education & tech

mLearning, teacher, scholar, social media

Education + Tech

Education & Tech, was created to build hope that education based on social technologies, can transform the new century, and enable abundance not only spiritually but economically. Milton Ramirez, Ed.D. - @tonnet is the founder & editor. He is a teacher, tech blogger, writes on education, and hails this blog from Union, NJ. For further questions, tips or concerns please e-mail him to:miltonramirez [at] educationandtech [dot] com

Teacher + Scholar

If you are a regular to Blog Education & Tech, you shall remember that I am a blogger and I'd written a post about education almost everyday since 2003. Education & Tech provides you with education news, expert tech advice, classroom management ideas, and social media tools for educators, administrators, parents and k-12 students.

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Illiterate Teachers: Is it Ok to Stay That Way?

In a commented post, Pat explains the results of a Survey of the American Teacher, conducted by MetLife. It is an important piece you should read especially that section where the survey (pdf doc) says "teachers just plain haven't embraced digital forums for personal growth."

Education and Tech supports the answer given by Succesful Teaching on this question: Is it alright to be a technologically illiterate teacher? (bold is ours):

Absolutely not. I think that teachers need to take the initiative in learning more about technology. I know teachers have heard about blogs and things like Twitter since it is all in the news. If they don’t know what these are, they need to find out about them and see how they can use them. I read blogs daily in order to stay current on education topics and learn about other tools that are out there for the classroom. By reading blogs, I get inspired and motivated to try new things. By joining Twitter, and Plurk, I have developed a Personal/Professional Learning Network (PLN) that offers support and encouragement when I need it. I have been able to bounce ideas off of others immediately and get feedback on these ideas. I have grown so much professionally by being around other educators and learning from them. As an educator, we need to constantly grow professionally so we don’t become stagnant. It is not acceptable to be technologically illiterate anymore. I feel it is also impossible to be this way and still be a successful teacher.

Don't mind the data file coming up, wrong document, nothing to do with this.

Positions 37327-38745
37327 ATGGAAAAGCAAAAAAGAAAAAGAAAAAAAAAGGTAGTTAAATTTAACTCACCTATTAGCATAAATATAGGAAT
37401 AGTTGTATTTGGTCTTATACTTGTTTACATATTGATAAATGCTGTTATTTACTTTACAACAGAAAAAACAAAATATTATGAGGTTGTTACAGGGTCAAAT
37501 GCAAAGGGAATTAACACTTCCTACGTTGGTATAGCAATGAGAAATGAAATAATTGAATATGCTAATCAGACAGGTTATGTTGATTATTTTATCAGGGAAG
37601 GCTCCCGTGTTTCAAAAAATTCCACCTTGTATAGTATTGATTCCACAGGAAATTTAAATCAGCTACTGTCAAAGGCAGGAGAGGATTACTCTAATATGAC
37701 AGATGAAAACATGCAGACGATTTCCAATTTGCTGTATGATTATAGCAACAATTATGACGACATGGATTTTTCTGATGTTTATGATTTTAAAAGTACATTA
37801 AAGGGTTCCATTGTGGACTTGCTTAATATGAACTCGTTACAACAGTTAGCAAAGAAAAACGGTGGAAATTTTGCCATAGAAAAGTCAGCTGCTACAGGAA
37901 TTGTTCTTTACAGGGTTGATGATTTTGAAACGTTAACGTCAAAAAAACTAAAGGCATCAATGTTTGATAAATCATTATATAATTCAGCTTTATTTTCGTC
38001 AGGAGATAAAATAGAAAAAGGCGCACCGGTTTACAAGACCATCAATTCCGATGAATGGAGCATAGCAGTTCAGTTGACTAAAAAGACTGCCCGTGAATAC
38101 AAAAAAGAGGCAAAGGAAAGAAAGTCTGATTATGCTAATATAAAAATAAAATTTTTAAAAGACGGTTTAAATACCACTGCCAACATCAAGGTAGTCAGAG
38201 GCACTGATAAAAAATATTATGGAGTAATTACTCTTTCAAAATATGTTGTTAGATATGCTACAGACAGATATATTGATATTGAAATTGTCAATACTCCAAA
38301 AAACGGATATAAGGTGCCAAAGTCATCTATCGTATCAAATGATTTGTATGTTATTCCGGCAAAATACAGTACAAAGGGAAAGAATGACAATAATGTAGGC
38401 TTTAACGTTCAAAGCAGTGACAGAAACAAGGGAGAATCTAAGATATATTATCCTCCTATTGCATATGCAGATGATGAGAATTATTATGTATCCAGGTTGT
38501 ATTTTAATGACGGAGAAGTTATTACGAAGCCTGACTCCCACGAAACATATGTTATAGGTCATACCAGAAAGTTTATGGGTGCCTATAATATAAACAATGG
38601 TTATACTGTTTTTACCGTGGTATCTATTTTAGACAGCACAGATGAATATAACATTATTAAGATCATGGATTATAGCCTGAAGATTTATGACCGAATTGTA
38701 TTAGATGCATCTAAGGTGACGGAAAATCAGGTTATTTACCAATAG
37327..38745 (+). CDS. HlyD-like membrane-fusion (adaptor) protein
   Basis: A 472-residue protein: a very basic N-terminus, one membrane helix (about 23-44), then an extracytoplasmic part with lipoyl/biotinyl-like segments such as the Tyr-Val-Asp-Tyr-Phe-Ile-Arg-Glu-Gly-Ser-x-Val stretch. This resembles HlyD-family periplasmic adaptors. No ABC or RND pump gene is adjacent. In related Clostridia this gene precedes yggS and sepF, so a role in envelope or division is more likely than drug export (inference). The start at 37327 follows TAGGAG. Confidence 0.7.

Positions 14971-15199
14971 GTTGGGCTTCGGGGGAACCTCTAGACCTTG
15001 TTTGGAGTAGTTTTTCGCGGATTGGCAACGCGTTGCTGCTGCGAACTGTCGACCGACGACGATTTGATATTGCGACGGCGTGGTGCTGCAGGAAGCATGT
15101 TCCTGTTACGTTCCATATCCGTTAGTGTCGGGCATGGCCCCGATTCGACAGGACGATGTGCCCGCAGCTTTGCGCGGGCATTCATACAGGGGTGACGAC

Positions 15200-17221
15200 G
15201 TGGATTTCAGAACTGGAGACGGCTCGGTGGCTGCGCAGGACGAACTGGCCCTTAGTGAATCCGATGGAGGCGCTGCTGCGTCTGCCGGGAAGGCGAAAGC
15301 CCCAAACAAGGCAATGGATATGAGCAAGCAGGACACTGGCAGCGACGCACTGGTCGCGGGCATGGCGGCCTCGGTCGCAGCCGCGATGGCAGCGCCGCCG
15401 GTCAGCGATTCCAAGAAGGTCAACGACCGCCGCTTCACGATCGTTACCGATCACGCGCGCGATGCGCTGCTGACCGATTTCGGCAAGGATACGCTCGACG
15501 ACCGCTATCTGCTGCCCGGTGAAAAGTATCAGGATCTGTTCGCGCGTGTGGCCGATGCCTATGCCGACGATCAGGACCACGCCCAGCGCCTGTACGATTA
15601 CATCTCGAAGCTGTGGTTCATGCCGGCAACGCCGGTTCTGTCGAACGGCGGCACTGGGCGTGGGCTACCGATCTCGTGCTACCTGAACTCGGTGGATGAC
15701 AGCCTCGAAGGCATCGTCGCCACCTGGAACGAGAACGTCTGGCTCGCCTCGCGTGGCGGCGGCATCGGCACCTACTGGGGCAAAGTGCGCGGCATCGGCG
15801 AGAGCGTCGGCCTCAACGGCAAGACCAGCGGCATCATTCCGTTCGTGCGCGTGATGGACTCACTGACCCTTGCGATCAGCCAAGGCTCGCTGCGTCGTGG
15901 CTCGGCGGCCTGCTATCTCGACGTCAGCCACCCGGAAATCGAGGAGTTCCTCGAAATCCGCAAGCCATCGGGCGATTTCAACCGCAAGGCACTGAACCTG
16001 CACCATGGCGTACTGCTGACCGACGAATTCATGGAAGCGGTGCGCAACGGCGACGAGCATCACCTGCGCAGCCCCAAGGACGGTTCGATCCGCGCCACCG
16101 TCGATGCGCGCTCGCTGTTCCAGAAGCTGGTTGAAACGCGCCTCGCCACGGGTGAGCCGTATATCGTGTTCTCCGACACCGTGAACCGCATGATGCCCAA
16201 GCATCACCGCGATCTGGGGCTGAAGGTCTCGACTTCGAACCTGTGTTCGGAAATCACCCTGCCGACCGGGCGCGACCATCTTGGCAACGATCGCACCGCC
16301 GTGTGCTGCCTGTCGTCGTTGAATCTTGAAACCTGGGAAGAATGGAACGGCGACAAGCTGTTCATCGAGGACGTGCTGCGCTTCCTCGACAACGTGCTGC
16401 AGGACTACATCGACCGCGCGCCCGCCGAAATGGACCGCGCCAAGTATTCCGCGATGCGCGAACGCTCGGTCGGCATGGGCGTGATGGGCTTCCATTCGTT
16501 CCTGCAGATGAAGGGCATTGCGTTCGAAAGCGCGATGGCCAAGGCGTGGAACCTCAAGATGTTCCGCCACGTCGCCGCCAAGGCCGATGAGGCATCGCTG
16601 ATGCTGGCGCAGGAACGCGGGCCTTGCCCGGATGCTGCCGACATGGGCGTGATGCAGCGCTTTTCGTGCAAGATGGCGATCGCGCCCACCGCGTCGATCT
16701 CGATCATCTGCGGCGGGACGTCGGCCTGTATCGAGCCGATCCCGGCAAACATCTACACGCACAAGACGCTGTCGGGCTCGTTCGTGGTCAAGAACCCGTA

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Problogger: 31 Days to Build a Better Blog Challenge

Darren Rowse is one of the most popular bloggers and whether you've heard or not about Problogger, it is still time you follow the advice he offers in his blog. Yesterday, Problogger started a series of posts called 31 Days to Build a Better Blog, where all subscribed participants are to follow Rowse' advice and write in their respective blogs about the suggested topic.

This series are particularly important for those who are still performing their first experiences in the blogosphere. There are small but important things you have to keep an eye on, if you want your blog get noticed. Here is our five cents:

First Day. Write an elevator pitch for your blog. "Technology and Thinking on Education by Milton Ramirez."

Second Day. Write a list post. No very common here at Education & Tech but we do have some like 7 Educational Sites Your Kids Will Enjoy.

Third Day: Promote a Blog Post. Not all them but posts like Social Web in Education.

Day 4: Analyze a Top Blog in Your Niche. I've doing it quite a while. Thanks to Free Technology for Teachers and Bradblogging.

Day 5: Email a Blog Reader. If I ever done it before, I would do it and practice emailing some of our commenter.

Day 6: 27 Must Read Tips and Tutorials for Bloggers. Before I started to focus on education and tech I used to and still read successful bloggers to keep peace of what is happening at the blogosphere.

If you still struggle or do not like this kind of post, is better you check Ali Hale 10 Steps to Write a Perfect List Post.

Why we are into this, anyway? We are teachers and are trying to teach students how to blog. Writing for print media is one thing and write outstanding posts to online consumption, is another. Our students not only need to have a blog and know how to write, his work needs to be read and as Derek Markman puts it, "It's very similar to any other business, in that even if you have the greatest product ever, but nobody knows about it, you won't sell any."

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'Speegeeking' an Innovative Way to Do a Faculty Meeting on Technology Integration